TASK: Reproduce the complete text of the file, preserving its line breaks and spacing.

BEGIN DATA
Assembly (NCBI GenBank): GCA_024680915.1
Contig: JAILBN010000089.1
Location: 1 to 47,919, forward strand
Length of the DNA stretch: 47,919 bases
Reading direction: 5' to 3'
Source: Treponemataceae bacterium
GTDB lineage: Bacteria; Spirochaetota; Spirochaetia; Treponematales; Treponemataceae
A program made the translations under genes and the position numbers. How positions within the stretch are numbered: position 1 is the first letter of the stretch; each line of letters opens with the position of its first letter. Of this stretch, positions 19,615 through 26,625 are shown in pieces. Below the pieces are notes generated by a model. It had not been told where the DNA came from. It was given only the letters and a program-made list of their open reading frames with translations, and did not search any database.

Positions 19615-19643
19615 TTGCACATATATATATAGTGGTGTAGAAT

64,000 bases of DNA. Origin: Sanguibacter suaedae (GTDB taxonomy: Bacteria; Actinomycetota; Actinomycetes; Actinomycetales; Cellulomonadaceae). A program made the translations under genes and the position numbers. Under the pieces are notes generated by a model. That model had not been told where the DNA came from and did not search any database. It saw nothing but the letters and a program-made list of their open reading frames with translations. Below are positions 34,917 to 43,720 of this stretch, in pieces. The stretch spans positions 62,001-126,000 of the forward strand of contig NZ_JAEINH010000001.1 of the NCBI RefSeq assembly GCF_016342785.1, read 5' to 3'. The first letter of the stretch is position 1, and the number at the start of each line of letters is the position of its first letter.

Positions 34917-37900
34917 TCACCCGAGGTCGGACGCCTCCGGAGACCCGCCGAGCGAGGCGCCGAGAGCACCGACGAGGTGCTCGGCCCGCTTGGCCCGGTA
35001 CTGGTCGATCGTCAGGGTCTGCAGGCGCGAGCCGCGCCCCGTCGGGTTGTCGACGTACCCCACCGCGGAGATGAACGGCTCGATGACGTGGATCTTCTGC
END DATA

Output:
Assembly (NCBI GenBank): GCA_024680915.1
Contig: JAILBN010000089.1
Location: 1 to 47,919, forward strand
Length of the DNA stretch: 47,919 bases
Reading direction: 5' to 3'
Source: Treponemataceae bacterium
GTDB lineage: Bacteria; Spirochaetota; Spirochaetia; Treponematales; Treponemataceae
A program made the translations under genes and the position numbers. How positions within the stretch are numbered: position 1 is the first letter of the stretch; each line of letters opens with the position of its first letter. Of this stretch, positions 19,615 through 26,625 are shown in pieces. Below the pieces are notes generated by a model. It had not been told where the DNA came from. It was given only the letters and a program-made list of their open reading frames with translations, and did not search any database.

Positions 19615-19643
19615 TTGCACATATATATATAGTGGTGTAGAAT

64,000 bases of DNA. Origin: Sanguibacter suaedae (GTDB taxonomy: Bacteria; Actinomycetota; Actinomycetes; Actinomycetales; Cellulomonadaceae). A program made the translations under genes and the position numbers. Under the pieces are notes generated by a model. That model had not been told where the DNA came from and did not search any database. It saw nothing but the letters and a program-made list of their open reading frames with translations. Below are positions 34,917 to 43,720 of this stretch, in pieces. The stretch spans positions 62,001-126,000 of the forward strand of contig NZ_JAEINH010000001.1 of the NCBI RefSeq assembly GCF_016342785.1, read 5' to 3'. The first letter of the stretch is position 1, and the number at the start of each line of letters is the position of its first letter.

Positions 34917-37900
34917 TCACCCGAGGTCGGACGCCTCCGGAGACCCGCCGAGCGAGGCGCCGAGAGCACCGACGAGGTGCTCGGCCCGCTTGGCCCGGTA
35001 CTGGTCGATCGTCAGGGTCTGCAGGCGCGAGCCGCGCCCCGTCGGGTTGTCGACGTACCCCACCGCGGAGATGAACGGCTCGATGACGTGGATCTTCTGC